Surface hydrophobicity
Hydrophobic C. albicans at 25 C >>virulent than more
hydrophilic C. albicans at 37 C
Hydrophobic CA show increased adherence and more
rapid hyphal germ tube formation
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Candida Pathogenicity / Virulence Factors

Surface virulence molecules (receptors,


adhesins, pyrogens, and immunomodulators)
Candida adhere to:
epithelial cells (buccal, cervical, corneal, urinary,
gastrointestinal mucosa), vascular endothelial cells,
spermatozoa, plastics

Candida form ligands to host components C3d, iC3b, fibrinogen, laminin, fibronectin,
fucose receptors, N-acetylglucosamine receptors
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Candida
Pathogenicity / Virulence Factors

Molecular mimicry
Surface coat of molecules that mimics host components
(decreases recognizability)
C. albicans cells in the bloodstream become rapidly coated with
host platelets via the fibrinogen-binding ligand.

Lytic enzymes
Hydrolases with broad substrate specificities (proteinase,
phospholipase(s), lipase(s), acid phosphomonoesterase).
Aspartyl proteinase - most potent or thoroughly studied.

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Candida
Pathogenicity / Virulence Factors

Growth rate and undemanding nutrient


requirements
Virulent strains have shorter doubling times than
attenuated strains
C. albicans not fastidious, but nutritionally deprived
mutants (auxotrophs for adenine, lysine, serine, uracil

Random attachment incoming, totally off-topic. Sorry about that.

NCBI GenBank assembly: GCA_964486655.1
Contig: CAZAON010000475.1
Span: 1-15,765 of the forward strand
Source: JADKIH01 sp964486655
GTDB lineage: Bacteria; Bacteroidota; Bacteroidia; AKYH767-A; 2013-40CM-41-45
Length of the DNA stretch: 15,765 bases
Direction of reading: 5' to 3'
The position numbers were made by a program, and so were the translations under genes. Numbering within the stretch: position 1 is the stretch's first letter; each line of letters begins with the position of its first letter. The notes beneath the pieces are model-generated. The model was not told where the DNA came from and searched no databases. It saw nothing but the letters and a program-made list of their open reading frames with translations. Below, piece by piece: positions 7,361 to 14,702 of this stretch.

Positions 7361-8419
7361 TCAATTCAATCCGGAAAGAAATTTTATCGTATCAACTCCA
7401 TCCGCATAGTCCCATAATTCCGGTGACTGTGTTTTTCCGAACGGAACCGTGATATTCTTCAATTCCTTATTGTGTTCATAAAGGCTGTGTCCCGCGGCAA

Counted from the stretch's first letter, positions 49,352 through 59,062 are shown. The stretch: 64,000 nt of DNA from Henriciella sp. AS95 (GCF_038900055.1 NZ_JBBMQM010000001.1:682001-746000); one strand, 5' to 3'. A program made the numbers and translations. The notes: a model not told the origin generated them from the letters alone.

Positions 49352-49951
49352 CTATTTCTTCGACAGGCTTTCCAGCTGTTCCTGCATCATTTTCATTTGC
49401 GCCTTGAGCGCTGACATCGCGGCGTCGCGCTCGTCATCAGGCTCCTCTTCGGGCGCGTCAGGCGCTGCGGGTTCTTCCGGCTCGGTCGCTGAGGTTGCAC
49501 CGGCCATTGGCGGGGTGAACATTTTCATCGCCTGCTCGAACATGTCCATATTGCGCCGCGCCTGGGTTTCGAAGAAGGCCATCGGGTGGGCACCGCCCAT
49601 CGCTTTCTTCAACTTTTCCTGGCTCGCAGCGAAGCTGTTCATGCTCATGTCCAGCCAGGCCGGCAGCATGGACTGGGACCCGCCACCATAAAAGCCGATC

and heme) show decreased virulence

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Candida

Human commensal (endogenous)


skin, gastrointestinal, genitourinary tracts
5 - 15% carriage rate in normal people
increased carriage with use of antibiotics

Environmental (exogenous)
much less common
food, animals, soil hospital environment
outbreaks have occurred
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Candida - Clinical

Mucous membrane infections


Thrush (oropharyngeal)
Esophagitis
Vaginitis
Cutaneous infections
Paronychia (skin around nail bed)
Onychomycosis (nails)
Diaper rash
Balanitis
Chronic mucotaneous candidiasis
children with T-cell abnormality
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Mucosal candidiasis

Oral thrush
Vaginal candidiasis

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Cutaneous candidiasis

Diaper dermatitis
Balanitis

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Cutaneous candidiasis

Onychomycosis and paronychia

Chronic mucocutaneous candidiasis


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Candida - Clinical

Urinary tract infection

Fungemia

Disseminated (systemic, invasive) infection


Immunocompromised patients
Cancer/chemotherapy
Neonatal candidiasis

Endophthalmitis (eye)
Liver and spleen
Kidneys
Skin
Brain
Lungs
Bone

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Clinical profile
Central catheter
Parenteral nutrition
Broad-spectrum
antibiotics
Neutropenia

Very low birth weight22

Disseminated candidiasis

Endophthalmitis

Disseminated skin lesion

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Disseminated candidiasis

Hypo-echoic splenic lesions

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Candida - Laboratory Diagnosis 1


Specimens - Blood, tissue (biopsy or autopsy),
sterile fluid, urine, CSF, skin, respiratory secretions
Microscopy (direct on specimen - except blood and
urine)

Gram stain, Calcofluor

Histopathology (tissues)
H & E - stain poorly
GMS, PMS - stain well

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Candida species
Top: Calcofluor White x400: Yeast and
pseudohyphae

Bottom: Gram stain x1000: Yeast and


pseudohyphae

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Pathology of disseminated
candidiasis

Yeast-like cells and septate hyphae


GMS

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Pathology of disseminated
candidiasis

Esophagus, vascular invasion, blastoconidia and pseudohyphae, PAS